Preprint Article Version 1 Preserved in Portico This version is not peer-reviewed

Long-Term Tree Survival and Diversity of Highway Tree Planting Projects

Version 1 : Received: 2 March 2022 / Approved: 4 March 2022 / Online: 4 March 2022 (17:04:27 CET)

How to cite: Salisbury, A.B.; Miesbauer, J.W.; Koeser, A.K. Long-Term Tree Survival and Diversity of Highway Tree Planting Projects. Preprints 2022, 2022030084 (doi: 10.20944/preprints202203.0084.v1). Salisbury, A.B.; Miesbauer, J.W.; Koeser, A.K. Long-Term Tree Survival and Diversity of Highway Tree Planting Projects. Preprints 2022, 2022030084 (doi: 10.20944/preprints202203.0084.v1).

Abstract

Long-term, multi-decade research on planted tree survival in urban settings is sparse. One understudied urban environment is highway rights-of-way (ROW), lands adjacent to high-speed, unsignalized roadways. We conducted a re-inventory of tree planting cohort in northern Illinois, U.S. on a 48 km-long highway near Chicago which were 10-, 21-, and 30-years old to evaluate long-term patterns of survival and diversity. Using each randomly selected planting site along the highway as a unit of observation and analysis, we compared the number of trees documented in record drawing to the number of trees currently alive to determine percent survival. We evaluated 224 planting sites which originally contained 2,944 trees and collected data about the planting site location. For the oldest cohort, 26% of trees were still alive in 2018 (median survival by species = 16%, Q1 = 0%, Q3 = 48%), while 31% of the 21-year-old cohort (med. = 6%, Q1 = 0%, Q3 = 47%) and 86% of the 10-year-old cohort were still alive (med. = 85%, Q1 = 74%, Q3 = 96%). The survival of the 21- and 30-year-old cohort matches urban tree survival estimates by other researchers, while the 10-year-old survival is higher than expected. The only planting location characteristic that significantly affected survival was traffic islands (areas between the highway and entrance/exit ramps). Species with low drought tolerance were less likely to be alive for the 10-year-old cohort. Waterlogging tolerant species were more likely to be alive in the 10-year-old cohort. Since some species in the 21- and 30-year-old cohorts had very low survival, the tree species richness and diversity s in study areas declined between the initial record drawings and reinventory. This study demonstrates the challenges of maintaining long-term survival and diversity in the highway ROW and emphasizes the importance of species selection.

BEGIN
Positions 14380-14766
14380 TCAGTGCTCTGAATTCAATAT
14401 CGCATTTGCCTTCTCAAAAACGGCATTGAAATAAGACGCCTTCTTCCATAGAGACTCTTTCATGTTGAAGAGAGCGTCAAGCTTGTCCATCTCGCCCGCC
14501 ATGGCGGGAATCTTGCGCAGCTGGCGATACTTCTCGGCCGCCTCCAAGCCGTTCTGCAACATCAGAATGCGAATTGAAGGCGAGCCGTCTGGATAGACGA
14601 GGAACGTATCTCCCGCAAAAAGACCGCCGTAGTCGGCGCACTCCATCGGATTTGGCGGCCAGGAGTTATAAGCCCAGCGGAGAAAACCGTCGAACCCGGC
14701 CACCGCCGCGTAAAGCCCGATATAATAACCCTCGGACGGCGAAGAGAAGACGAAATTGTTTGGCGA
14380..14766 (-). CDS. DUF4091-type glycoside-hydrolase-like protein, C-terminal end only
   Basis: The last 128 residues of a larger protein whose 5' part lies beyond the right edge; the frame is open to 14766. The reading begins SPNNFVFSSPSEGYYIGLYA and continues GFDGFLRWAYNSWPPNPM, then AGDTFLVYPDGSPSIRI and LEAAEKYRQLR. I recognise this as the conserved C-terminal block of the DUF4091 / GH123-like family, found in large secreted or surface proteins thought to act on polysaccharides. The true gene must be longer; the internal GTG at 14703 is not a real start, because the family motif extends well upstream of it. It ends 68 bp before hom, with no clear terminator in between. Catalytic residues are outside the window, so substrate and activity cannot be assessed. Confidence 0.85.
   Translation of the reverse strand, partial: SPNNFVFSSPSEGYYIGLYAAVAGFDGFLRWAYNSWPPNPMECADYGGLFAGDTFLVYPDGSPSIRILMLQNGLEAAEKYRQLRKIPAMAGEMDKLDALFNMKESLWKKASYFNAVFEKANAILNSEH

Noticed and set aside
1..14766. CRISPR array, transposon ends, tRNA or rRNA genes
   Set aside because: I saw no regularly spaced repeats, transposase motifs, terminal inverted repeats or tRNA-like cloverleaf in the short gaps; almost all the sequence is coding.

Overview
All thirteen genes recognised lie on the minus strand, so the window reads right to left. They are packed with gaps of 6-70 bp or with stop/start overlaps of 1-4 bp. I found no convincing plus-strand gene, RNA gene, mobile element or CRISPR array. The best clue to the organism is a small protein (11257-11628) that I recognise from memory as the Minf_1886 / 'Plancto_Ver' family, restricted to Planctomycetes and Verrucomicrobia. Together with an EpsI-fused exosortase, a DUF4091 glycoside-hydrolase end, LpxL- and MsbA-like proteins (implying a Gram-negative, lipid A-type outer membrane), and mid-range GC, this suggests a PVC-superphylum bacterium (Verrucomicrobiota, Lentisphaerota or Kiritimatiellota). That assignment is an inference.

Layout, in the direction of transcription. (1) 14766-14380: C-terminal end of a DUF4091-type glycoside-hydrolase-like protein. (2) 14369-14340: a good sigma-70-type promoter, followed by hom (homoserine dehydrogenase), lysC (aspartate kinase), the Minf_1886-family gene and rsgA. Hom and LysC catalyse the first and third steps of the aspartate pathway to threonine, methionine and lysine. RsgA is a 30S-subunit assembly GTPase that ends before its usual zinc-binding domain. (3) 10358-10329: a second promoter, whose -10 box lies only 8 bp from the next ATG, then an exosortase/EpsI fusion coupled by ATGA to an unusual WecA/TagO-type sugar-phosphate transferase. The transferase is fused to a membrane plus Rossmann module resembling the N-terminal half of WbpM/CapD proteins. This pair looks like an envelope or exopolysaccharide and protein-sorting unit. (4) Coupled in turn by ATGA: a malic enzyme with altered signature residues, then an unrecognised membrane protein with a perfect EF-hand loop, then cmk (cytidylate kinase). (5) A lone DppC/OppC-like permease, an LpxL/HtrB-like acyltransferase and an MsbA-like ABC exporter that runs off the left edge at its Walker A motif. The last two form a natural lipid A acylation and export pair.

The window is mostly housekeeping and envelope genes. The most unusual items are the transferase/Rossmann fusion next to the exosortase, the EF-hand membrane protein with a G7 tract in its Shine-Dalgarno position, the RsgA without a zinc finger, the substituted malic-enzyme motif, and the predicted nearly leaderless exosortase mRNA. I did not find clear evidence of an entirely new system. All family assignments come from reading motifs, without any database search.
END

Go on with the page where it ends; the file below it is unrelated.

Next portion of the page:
Keywords

drought tolerance; roadside woody vegetation; Simpson diversity; site conditions; tree mortality; tree planting initiatives

Subject

BIOLOGY, Plant Sciences

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